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Poverty harder to curb even as Indonesia prospers

posted Feb 28, 2013, 2:38 AM by Unknown user
Indonesia has a good opportunity to do something about poverty now that its economy is thriving. In its Global Wealth Report 2012, Credit Suisse ranked Indonesia as one of the countries that would experience the fastest growth in the world between 2012 and 2017.

By 2017, the number of US dollar millionaires in Indonesia would double to 207,000, it said. Since 2000, the average wealth level of Indonesians has risen more than fourfold, to US$10,842 per adult.
The middle class in Indonesia, which currently numbers about 45 million people, is expected to reach 138 million by 2030.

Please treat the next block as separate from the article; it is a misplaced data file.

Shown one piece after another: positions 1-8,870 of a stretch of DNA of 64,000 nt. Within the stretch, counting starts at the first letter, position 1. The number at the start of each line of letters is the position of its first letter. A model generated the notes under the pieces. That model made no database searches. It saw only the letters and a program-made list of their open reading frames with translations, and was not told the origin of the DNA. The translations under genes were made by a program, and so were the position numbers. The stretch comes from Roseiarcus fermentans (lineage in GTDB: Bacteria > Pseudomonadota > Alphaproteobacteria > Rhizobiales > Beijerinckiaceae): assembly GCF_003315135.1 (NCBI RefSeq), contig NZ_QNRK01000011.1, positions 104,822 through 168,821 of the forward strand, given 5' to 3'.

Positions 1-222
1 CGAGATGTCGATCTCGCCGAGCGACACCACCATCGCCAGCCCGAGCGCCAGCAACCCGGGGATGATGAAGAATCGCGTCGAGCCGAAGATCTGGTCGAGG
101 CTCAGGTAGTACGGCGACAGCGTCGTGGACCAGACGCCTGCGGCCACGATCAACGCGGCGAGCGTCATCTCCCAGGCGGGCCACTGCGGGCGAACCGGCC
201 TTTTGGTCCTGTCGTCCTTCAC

Another study, by Wealth-X in September last year, said wealth in Indonesia was growing at a faster rate than anywhere else in the world. The number of Indonesians with US$30 million or more totalled 785 people, up 4.7% from 2011.

The economic gap in Indonesia is not only visible in big cities, but also in suburban towns surrounding Jakarta, such as Depok, Tangerang, Bekasi and Bogor.

Lower-income people find it harder to move up to the middle class, especially if they have a lot of children. Even nine years of compulsory schooling can be a stretch for these families given the increasing cost of education.